A remarkably assured debut from Swiss director Andreas Fontana, AZOR invites us into the alluring world of the ultra-wealthy in late 1970s Argentina. With the country in the clutches of a military dictatorship, political violence is always simmering just under the surface. Atmospheric and slyly seductive, this sophisticated political thriller teems with exquisite scenery and ominous conversation.
Set in Buenos Aires, the film follows private banker Yvan (Fabrizio Rongione) as he arrives from Geneva with his wife Ines (Stéphanie Cléau) to replace a mysteriously missing colleague and placate their moneyed clientele. Moving through the smoke-filled lounges and lush gardens of a society under intense surveillance, he finds himself untangling a sinister web of colonialism, high finance, and a nation’s Dirty War.
A highlight from this year’s Berlinale and New Directors/New Films, AZOR evocatively depicts the uneasy interplay between wealth and power. Co-written by Argentinian filmmaker Mariano Llinás (LA FLOR), this is a riveting look at international intrigue worthy of John le Carré or Graham Greene.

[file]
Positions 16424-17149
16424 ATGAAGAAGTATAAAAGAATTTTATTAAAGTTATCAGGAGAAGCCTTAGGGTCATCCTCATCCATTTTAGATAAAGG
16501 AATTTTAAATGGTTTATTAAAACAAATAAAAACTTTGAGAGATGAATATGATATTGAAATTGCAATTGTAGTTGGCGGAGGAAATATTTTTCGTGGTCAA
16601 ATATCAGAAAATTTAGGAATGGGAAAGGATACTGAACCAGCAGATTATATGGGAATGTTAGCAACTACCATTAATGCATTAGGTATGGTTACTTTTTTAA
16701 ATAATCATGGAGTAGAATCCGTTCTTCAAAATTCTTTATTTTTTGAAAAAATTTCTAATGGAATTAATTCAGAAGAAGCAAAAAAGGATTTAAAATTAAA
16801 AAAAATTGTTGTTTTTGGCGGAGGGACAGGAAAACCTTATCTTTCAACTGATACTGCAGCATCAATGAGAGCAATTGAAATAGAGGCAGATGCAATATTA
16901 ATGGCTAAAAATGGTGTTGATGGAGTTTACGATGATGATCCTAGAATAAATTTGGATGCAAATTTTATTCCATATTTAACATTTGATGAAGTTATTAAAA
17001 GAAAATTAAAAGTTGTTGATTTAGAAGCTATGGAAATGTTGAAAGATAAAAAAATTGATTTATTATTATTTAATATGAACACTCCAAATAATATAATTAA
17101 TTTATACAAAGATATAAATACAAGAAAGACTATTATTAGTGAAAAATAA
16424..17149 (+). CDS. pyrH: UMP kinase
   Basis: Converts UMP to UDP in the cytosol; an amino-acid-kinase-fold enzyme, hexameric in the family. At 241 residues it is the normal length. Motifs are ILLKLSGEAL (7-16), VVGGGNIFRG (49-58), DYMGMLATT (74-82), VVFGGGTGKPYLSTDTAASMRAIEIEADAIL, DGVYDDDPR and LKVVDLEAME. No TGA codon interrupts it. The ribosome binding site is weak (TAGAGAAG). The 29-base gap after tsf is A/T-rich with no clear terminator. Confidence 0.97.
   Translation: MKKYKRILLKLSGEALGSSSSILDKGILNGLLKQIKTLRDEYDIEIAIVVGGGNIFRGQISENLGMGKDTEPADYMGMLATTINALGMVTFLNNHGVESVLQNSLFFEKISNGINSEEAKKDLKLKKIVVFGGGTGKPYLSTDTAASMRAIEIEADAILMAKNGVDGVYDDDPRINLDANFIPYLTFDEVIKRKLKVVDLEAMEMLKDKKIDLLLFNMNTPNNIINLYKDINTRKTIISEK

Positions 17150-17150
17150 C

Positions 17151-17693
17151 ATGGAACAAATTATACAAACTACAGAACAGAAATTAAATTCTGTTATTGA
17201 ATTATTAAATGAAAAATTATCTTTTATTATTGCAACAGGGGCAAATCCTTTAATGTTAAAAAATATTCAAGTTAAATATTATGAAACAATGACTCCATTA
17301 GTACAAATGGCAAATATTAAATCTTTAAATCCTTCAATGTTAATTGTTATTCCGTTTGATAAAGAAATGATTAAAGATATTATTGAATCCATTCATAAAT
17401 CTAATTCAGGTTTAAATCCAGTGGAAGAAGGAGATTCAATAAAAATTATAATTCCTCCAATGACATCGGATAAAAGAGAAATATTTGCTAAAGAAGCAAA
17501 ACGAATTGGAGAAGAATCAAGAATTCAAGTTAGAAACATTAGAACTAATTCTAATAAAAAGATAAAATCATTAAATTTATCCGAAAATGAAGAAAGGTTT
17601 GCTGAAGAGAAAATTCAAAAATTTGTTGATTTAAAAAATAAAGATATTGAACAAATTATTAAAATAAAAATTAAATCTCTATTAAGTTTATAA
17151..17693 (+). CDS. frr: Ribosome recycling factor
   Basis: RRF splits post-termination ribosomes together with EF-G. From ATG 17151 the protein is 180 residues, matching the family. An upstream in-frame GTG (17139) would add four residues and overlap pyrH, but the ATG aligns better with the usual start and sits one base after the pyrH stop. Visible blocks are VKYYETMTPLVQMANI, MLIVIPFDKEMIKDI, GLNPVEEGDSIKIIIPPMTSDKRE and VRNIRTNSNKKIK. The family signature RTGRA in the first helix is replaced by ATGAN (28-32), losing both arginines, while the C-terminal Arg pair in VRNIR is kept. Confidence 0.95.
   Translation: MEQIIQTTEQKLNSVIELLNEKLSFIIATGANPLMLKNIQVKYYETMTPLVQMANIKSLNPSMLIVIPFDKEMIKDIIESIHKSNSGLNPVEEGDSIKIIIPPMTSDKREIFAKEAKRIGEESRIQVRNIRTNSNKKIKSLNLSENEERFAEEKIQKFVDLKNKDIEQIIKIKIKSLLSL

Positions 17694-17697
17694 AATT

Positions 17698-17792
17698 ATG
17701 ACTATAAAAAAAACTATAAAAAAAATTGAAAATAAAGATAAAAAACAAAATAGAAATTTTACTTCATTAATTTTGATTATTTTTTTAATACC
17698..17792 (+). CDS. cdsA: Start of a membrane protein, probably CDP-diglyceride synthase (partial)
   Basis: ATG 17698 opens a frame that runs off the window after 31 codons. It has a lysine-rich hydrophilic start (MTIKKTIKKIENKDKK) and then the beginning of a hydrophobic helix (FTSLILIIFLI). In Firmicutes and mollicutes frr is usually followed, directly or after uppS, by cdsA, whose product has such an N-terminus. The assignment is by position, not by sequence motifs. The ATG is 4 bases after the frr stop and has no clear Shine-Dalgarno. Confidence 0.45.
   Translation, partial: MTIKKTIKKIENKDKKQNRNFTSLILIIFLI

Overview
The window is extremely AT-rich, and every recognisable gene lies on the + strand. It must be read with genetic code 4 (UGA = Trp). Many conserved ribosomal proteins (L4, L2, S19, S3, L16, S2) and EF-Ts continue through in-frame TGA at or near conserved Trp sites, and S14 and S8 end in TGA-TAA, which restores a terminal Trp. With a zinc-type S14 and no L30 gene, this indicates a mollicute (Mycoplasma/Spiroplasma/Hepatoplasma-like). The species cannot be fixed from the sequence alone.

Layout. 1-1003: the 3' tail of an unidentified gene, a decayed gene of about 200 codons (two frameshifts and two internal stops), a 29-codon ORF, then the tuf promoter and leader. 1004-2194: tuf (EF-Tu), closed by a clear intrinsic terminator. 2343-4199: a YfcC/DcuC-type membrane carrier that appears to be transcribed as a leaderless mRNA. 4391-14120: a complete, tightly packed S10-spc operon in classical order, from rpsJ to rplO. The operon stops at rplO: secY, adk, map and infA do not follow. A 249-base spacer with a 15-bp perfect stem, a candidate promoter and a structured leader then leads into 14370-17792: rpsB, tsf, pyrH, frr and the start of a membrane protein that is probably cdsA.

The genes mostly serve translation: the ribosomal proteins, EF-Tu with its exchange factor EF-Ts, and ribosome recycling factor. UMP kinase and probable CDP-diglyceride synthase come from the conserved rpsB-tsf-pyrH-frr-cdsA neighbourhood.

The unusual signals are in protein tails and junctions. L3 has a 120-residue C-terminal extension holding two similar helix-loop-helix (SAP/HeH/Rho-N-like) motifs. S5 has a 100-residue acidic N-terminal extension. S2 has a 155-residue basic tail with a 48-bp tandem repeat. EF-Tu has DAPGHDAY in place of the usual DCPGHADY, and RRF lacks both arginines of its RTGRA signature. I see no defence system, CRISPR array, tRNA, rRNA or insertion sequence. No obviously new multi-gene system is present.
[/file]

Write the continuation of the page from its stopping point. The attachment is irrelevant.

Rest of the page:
“Fontana crafts a sense of unease and uncertainty which unfolds amid hushed rooms and oppressive luxury; he captures the taint of wealth and privilege in a way which shares a blue-blooded kinship with the work of Lucretia Martel.” —Wendy Ide, Screen Daily “AZOR is an indictment of the Swiss banks that profited from criminal regimes and are still in business, but also of the many smaller compromises the wealthy make with power. It may be a period piece, but similar stories are playing out around the world today.” —Joe Blessing, The Playlist